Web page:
After attending the two international workshops of DEDI Green Gate project, Danish Tamar Bashary and Egyptian Manar Ramadan have no doubts when it comes to their new friendships being uniqe.
By Petra Hass
Looking back, Manar Ramadan and Tamar Bashary reflect on the journey they joined together with the 18 other participants.
“It has been so interesting to see all the projects and all the workshops, but what made the biggest impression was actually the other participants. It was so inspiring to be this many people gathered with the same ideas about the world and the same desires,” Tamar Bashary says.
Manar Ramadan agrees. Before attending the workshops, Manar Ramadan was looking forward to meeting other sustainable entrepreneurs who worked with other aspects of sustainability than herself.
“I wanted to be a part of this project to meet like-minded people who are working with sustainability from different perspectives than I do,” she says.
Manar Ramadan is one of three co-founders of Banlastic, an organization advocating for a ban on single use plastic and offering alternatives to single use plastic.
Tamar Bashary also applied to get inspiration and learn more, as she wishes to bring more sustainability into her field of work. Being a board member of MINO UNG Aarhus, an organization that works for strengthening the voice of minorities in the public debate, sustainability isn’t on the agenda. But Tamar Bashary wishes to change this.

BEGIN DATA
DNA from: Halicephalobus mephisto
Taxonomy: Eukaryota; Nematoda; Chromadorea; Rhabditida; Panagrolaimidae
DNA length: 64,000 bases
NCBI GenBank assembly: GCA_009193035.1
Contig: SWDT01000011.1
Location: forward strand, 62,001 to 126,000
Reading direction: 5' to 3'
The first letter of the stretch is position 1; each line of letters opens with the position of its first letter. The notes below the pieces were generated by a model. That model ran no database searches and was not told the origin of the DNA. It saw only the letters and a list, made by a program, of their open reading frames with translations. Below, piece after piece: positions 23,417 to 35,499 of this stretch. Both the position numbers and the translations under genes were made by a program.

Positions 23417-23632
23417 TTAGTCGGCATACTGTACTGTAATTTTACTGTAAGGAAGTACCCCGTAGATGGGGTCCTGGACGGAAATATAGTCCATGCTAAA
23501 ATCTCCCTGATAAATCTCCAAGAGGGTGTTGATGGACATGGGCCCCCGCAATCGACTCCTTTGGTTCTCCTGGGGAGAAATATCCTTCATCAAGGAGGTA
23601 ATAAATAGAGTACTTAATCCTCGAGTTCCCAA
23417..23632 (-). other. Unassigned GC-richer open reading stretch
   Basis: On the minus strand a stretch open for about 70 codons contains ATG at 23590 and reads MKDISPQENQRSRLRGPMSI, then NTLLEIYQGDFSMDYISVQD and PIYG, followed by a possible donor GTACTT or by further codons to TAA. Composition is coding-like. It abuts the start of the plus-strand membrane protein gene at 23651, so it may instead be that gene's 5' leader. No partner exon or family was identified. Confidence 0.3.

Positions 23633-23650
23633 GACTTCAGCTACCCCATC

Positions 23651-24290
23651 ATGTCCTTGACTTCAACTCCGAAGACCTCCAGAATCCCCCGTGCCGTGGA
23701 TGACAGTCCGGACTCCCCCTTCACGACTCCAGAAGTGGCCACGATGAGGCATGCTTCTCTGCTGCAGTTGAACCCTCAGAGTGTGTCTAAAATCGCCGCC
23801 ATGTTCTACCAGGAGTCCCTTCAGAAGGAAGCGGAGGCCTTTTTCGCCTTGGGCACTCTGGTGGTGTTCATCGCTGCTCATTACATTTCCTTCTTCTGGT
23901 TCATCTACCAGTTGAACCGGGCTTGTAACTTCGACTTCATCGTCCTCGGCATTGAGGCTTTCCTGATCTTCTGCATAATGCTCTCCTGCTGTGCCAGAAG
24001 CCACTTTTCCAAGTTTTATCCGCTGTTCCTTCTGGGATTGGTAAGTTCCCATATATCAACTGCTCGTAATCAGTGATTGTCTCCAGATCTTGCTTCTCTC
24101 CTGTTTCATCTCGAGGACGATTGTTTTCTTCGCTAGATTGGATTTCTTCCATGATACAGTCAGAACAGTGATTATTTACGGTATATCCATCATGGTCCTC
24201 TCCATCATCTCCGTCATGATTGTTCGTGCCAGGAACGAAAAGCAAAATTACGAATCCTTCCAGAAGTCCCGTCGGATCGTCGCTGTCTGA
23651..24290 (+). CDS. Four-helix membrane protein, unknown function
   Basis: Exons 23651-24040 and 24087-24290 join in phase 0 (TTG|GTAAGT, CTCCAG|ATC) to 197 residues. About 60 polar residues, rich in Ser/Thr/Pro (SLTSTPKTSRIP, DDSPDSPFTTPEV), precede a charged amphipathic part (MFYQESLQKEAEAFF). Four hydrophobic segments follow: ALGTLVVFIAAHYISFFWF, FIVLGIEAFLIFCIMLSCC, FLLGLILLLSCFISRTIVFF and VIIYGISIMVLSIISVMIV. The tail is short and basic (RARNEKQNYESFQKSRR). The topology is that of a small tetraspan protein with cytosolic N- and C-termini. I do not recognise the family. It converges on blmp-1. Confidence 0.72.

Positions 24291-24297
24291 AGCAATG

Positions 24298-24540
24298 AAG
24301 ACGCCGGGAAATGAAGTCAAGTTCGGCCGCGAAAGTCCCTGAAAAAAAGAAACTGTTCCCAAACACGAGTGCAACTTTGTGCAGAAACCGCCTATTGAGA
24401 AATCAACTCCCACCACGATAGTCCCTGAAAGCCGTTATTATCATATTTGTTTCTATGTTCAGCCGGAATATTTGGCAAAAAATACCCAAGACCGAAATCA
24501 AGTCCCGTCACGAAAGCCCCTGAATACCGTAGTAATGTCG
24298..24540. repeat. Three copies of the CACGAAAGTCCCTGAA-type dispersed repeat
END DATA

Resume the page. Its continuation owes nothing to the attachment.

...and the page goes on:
“I applied with the purpose of learning more about sustainability and urban agriculture, in order to incorporate some of the principles into the work of MINO,” she says.
After visiting initiatives and organizations both in Egypt and Denmark, Tamar Bashary now has new knowledge to bring to the table at MINO.
“The most inspiring was to see how Very Nile integrates the local community as part of the solutions. It is so important to have a holistic approach to sustainability. Sustainability is not only about collecting plastic from the Nile. It is also about considering the social context,” Tamar says.
The green future
The 2021 round of DEDI Green Gate project has ended bynow, but the young entrepreneurs still have a lot of work to do.
”Meeting the Egyptian grass root organizations has definitely encouraged me to do more activist work. But in a way it has also left me feeling overwhelmed and powerless because I have realized how hard it is,” Tamar Bashary says.
“Still, when participating in a project like DEDI Green Gate you also realize, that you share the feeling of frustration with many others.”